There’s also a store on the property where we could have somebody operate the store every once in a while. That’s how the cabins tie into a campground. We would run them very similarly as short-term rentals. That’s me pivoting because I want to diversify and I don’t want to have the same portfolio in case something does happen with long-term buy and hold rental where they’re not worth any value, but they are a pretty safe investment. Diversifying and staying on my second path, I guess.

You want to diversify and not have the same portfolio in case something happens with long term buying home rentals. Click To Tweet

That’s super important too. It is to have, 1) The foundation. That’s the most important thing, but 2) You got to stay interested. Otherwise, you’re going to get bored and burn out. What is keeping that fire going? It sounds like you love all types of real estate and learning and figuring out. I’m sure you’re going to make a mistake at a mistake. You’re probably way more efficient if you wanted to buy all the duplexes in Buffalo. You’ll probably make more money, but it’s not about that.

I spent a year figuring out campgrounds. It is what I wanted to go after next. I knew it was time to pivot and change things up because I was getting bored and it wasn’t exciting or passionate for me anymore. It’s funny. I was like, “Should I do self-storage? Should I do mobile park?” Everything that our friends are doing, I attended a conference on it to see if it was for me. I then had my epiphany talking to some friends and they’re like, “Campgrounds is what gets you excited. You actually know a lot about them already.” That’s when I decided. It wasn’t like I woke up one day and said, “This is what I want to do.” I took a full year to figure out this is how I’m going to pivot.

Sharpening the axe is so important.

I want to also highlight that diversification happens in a lot of different ways. It’s cool that you’re doing it with different strategies. You’re doing full different types of real estate, but people can do diversification through doing short, medium, and long-term. They can do diversification by buying in multiple states. I own in four states. There are all kinds of ways to look at it because it sounds like the bulk of your portfolio is in New York, if not all of it. That’s the way that you’re making it a little diversified. It’s interesting to see how different people slice it so that we’re safer in these markets.

Ashley, at this point in time, as we got your story from duplex property manager, finding BiggerPockets, using partners, scaling, to now having campgrounds, liquor stores, and all that good stuff, what does your portfolio look like now? You don’t need to tell us the units, but what types of properties do you have? If you have a ballpark up, what your passive income is if you don’t mind sharing that?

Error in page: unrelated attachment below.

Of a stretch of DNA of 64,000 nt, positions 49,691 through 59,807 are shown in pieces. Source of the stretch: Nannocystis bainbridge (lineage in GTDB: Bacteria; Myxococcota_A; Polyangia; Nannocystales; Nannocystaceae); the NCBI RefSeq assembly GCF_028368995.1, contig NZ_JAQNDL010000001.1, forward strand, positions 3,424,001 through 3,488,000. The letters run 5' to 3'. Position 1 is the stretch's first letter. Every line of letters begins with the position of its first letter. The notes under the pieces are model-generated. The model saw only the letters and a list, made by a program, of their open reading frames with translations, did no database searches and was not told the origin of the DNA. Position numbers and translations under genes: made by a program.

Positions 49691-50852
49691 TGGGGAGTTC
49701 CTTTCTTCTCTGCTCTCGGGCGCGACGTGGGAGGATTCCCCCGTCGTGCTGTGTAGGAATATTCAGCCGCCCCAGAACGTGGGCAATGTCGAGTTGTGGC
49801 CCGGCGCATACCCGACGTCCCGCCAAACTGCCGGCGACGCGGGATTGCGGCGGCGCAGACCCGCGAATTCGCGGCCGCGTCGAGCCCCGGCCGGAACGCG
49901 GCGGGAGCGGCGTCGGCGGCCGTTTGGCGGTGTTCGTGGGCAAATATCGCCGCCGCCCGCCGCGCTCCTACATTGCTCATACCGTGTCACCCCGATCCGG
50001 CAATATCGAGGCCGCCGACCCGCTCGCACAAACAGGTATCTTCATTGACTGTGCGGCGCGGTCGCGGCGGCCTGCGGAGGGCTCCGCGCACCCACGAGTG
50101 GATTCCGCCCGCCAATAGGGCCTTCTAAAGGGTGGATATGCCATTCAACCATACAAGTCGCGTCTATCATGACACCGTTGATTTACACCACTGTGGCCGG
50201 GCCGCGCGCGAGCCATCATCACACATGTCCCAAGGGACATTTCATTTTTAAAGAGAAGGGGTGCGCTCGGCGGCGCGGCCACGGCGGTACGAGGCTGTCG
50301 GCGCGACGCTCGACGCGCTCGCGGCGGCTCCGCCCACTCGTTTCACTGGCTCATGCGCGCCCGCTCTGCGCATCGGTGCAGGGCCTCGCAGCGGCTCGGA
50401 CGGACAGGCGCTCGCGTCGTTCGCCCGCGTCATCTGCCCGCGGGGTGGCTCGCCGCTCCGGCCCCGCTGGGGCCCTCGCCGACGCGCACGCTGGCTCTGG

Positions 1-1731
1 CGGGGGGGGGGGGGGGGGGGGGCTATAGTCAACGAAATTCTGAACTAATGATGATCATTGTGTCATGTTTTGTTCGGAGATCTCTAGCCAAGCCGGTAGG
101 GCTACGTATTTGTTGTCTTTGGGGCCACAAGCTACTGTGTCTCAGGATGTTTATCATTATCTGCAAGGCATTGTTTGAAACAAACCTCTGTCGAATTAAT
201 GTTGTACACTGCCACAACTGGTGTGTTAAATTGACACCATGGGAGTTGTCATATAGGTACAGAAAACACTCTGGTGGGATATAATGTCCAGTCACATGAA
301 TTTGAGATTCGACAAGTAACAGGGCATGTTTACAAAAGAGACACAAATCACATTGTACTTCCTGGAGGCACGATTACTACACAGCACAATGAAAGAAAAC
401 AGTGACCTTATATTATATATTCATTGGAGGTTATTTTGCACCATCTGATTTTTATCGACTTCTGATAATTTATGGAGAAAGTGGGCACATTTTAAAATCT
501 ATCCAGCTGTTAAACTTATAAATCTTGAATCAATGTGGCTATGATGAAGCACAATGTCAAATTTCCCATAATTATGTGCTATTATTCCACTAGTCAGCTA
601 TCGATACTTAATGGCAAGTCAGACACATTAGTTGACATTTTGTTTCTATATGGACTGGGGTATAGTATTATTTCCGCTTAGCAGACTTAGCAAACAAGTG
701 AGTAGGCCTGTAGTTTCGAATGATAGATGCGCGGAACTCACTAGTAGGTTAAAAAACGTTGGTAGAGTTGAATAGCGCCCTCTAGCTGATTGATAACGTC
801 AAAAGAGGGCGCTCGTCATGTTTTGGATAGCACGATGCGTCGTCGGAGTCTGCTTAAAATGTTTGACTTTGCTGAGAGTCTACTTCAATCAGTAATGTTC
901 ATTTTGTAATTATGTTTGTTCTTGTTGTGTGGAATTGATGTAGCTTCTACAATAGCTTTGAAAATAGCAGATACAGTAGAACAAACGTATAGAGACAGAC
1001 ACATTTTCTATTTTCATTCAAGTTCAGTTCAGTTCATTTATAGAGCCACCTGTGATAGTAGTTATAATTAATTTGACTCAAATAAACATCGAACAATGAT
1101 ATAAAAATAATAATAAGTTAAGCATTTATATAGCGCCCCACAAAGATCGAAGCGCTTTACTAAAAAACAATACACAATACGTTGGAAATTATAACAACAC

I have about 30 units that are either duplexes and single-family. I have a couple of triplexes and then I have a four-unit building, which has my liquor store in it and that’s my commercial building. In 2021, we acquired a farm that has three rental units. We’re using the farmland to extend our current farm and using it for crops and stuff like that. That’s been a unique experience and we actually did that deal subject to. I based off of that. As far as my passive income a month, it changes so rapidly. I couldn’t even give you a number. For this month, for example, I got a text that my one water bill for a property was three times the amount that it usually is.

It ended up that there was a small gasket that was loose by the water meter and it had been leaking out for three months straight. The tenant never noticed and the meter is down in the basement. Things like that. I honestly have no idea. I’ve never taken any money from my investments. It paid off all of my debt and then I took some money to take my kids on vacation and buy a couple of things. Other than that, it all gets reinvested into doing rehabs now. I fund almost all my rehabs with it, so I never even take any passive money out of it.

You’re building.

I cycle through it.

Where does your money come from, then?

The podcast. I live very well below my means from the farm income. I’ve pretty much always lived on the farm income. We never used any of the money that I have used to live off of. A great thing about paying off debt is that we live off of that income. My income has always been to invest and stuff reinvest. Even index funds too, but mostly real estate.

What are the crops that you’re selling?